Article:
6 requirements can include: A reasonable time by which the employee must notify the employer of the need to use sick time (both for foreseeable and unforeseeable sick time) and; A reasonable means for notifying the employer they are not going to be coming to work. When the use of sick time is unforeseeable the employer is allowed to establish a policy that requires the employee to provide notice before the start of their work day or shift. If circumstances prevent the employee from providing the employer notice before the start of their work day or shift they can be required to provide notice as soon as practical. If the use of sick time is foreseeable, the employer may require an employee to comply with the usual written notice and procedure requirements as long as they do not interfere with the ability to take sick time. Employees are required to make reasonable efforts to schedule their sick time in a manner that does not unduly disrupt the operations of the employer. This includes the employee is responsible for making an effort to schedule medical appointments during slower periods of time, not when a time sensitive work project is due or when mandatory meetings are scheduled. An employee may be subject to discipline for violating workplace policies and/or procedures if he/she fails to provide notice as required by the employer s procedures or fails to schedule leave in a manner that does not unduly disrupt the employer s operations. Any discipline would still need to be consistent with any relevant collective bargaining agreement or other applicable state and federal leave laws (e.g., OFLA/FMLA). Can the District ask for medical verification if the employee has used sick time? The District can ask for medical verification after the employee has used sick time for three consecutive workdays. Once the District requests medical verification the employee has 15 calendar days to provide documentation. If an employer reasonably believes an employee is abusing sick time, this would include suspicion the employee is engaging in a pattern of abuse (e.g., absent every Friday), the employer may require medical verification regardless of whether the employee has used time for more than three (3) consecutive days. If the sick time is foreseeable and projected to last more than three (3) consecutive workdays, the employer may require verification before the sick time commences or as soon as practicable. Employers are also required to pay any reasonable costs the employee incurs in obtaining the medical verification that are not paid under the employee s health plan. This could include any lost wages if the employee is required to use unpaid sick time in order to obtain the medical verification. Page 6 of 12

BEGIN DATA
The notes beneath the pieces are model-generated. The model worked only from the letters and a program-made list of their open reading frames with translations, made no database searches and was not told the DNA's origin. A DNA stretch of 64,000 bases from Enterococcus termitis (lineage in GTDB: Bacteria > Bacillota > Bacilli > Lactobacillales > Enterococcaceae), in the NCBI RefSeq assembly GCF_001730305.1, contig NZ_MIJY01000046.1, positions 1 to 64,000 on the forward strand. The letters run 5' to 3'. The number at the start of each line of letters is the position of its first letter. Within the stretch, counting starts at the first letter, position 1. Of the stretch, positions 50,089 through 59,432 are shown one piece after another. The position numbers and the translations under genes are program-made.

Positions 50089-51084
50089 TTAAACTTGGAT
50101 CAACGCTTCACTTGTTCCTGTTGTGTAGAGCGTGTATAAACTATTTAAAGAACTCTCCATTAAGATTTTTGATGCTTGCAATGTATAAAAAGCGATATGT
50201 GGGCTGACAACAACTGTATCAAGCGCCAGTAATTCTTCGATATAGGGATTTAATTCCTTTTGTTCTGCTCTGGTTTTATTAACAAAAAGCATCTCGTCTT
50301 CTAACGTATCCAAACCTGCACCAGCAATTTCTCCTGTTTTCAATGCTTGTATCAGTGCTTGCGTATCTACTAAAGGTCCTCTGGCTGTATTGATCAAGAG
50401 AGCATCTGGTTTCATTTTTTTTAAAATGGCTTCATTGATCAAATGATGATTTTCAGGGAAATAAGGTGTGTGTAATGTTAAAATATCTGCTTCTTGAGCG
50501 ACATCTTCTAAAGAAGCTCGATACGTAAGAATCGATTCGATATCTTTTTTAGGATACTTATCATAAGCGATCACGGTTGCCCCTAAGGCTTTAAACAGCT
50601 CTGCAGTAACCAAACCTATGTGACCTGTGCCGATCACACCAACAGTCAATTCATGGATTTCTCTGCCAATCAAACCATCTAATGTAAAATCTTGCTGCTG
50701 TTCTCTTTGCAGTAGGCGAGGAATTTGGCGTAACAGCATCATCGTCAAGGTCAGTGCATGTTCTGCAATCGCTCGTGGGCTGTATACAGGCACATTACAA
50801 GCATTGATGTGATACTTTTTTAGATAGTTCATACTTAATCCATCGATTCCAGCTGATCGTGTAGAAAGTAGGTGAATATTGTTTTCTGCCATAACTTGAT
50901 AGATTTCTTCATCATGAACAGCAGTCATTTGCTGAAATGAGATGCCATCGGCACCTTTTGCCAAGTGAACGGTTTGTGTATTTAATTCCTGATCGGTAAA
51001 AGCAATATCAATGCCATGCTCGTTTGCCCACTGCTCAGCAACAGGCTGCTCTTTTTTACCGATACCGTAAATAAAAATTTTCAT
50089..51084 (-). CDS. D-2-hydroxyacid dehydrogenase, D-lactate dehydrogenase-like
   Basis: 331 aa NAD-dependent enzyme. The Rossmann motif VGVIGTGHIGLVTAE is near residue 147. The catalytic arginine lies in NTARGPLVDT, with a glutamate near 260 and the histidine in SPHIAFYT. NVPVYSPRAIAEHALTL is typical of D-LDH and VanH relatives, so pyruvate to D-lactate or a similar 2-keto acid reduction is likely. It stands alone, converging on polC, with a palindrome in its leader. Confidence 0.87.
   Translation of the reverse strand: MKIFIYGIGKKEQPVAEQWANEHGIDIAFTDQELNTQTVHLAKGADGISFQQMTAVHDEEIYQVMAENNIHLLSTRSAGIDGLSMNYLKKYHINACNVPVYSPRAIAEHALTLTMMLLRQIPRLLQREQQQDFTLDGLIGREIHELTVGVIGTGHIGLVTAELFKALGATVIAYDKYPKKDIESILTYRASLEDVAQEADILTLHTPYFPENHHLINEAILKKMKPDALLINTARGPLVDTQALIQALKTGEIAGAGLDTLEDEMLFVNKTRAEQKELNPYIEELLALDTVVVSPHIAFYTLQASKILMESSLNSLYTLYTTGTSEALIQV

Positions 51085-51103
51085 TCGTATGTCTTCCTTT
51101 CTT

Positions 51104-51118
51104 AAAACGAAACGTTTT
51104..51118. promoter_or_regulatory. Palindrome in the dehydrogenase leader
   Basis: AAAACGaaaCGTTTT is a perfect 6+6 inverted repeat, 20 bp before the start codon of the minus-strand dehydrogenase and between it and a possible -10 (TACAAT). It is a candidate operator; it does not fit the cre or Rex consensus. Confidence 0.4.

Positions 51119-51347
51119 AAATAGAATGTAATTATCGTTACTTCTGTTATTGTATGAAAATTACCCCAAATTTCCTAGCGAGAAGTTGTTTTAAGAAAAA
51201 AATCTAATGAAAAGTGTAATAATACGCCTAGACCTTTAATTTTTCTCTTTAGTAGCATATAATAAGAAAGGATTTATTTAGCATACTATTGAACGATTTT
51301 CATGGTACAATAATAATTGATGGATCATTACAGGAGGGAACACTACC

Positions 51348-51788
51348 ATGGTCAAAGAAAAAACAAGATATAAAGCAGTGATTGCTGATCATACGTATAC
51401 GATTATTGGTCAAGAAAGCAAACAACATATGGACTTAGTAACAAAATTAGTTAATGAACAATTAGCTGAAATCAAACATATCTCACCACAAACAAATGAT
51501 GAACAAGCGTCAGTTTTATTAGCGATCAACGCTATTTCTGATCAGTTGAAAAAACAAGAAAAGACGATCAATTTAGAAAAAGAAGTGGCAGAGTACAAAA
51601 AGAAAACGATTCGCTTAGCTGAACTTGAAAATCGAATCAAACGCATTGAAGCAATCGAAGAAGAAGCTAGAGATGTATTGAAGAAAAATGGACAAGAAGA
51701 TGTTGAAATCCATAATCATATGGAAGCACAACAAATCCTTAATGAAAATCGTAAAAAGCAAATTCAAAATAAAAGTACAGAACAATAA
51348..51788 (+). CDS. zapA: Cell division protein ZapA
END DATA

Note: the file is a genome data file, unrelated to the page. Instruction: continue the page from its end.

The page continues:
7 In instances where this sick time is running concurrent with other sick time provisions (e.g., ORS or OFLA/FMLA), the District should ensure any medical verification request is also consistent with those sick time provisions. Can an employee with accrued sick time from ORS now use the leave for purposes outlined in SB 454? Not necessarily. First, any leave accrued prior to January 1, 2016, is not impacted by SB 454. Secondly, while some of the reasons outlined in SB 454 are included in ORS not every use outlined in SB 454 is required to be applied to leave employees accrue pursuant to ORS (sick time for school employees). These are two separate laws and while the District is required to comply with both, it is not required to allow employees to use sick time they have previously accrued or will accrue in the future under ORS for reasons other than those provided in ORS or the parties collective bargaining agreement in those situations where the parties have negotiated an expanded use. Doesn t SB 454 just create another type of leave for employees to use? Not necessarily. SB 454 states that in those situations where employers have a substantially equivalent sick leave program already in place, employers are not required to provide additional sick time. Whether or not an employer s program will be considered substantially equivalent will depend on: when an employee can use sick time (including eligibility, notice provisions and qualifying reasons), the rate of accrual, the rate of pay, documentation requirement and protections from adverse employment decisions due to an employee s use of the sick time. Both during the Legislative session and the rule-making process, OSBA was told that as long as school employers sick leave programs were substantially equivalent to the requirements of SB 454, no additional leave would be required. In many Districts the leave programs which are already in place meet most, if not all, of the criteria identified in SB 454 to evaluate substantial equivalency. An employer can satisfy this equivalency requirement by simply designating the required number of hours within the current sick leave program as sick time pursuant to SB 454 and allowing employees to use the leave as provided for in SB 454. For example, if a District front loads 80 hours of sick leave pursuant to ORS for a full-time licensed employee, to fulfill the equivalency standard of SB 454 the employer merely has to guarantee that 40 (or 56 if the District is requiring leave be taken in more than one (1) hour blocks of time) of those hours are available to the employee consistent with the terms and conditions outlined in SB 454. Page 7 of 12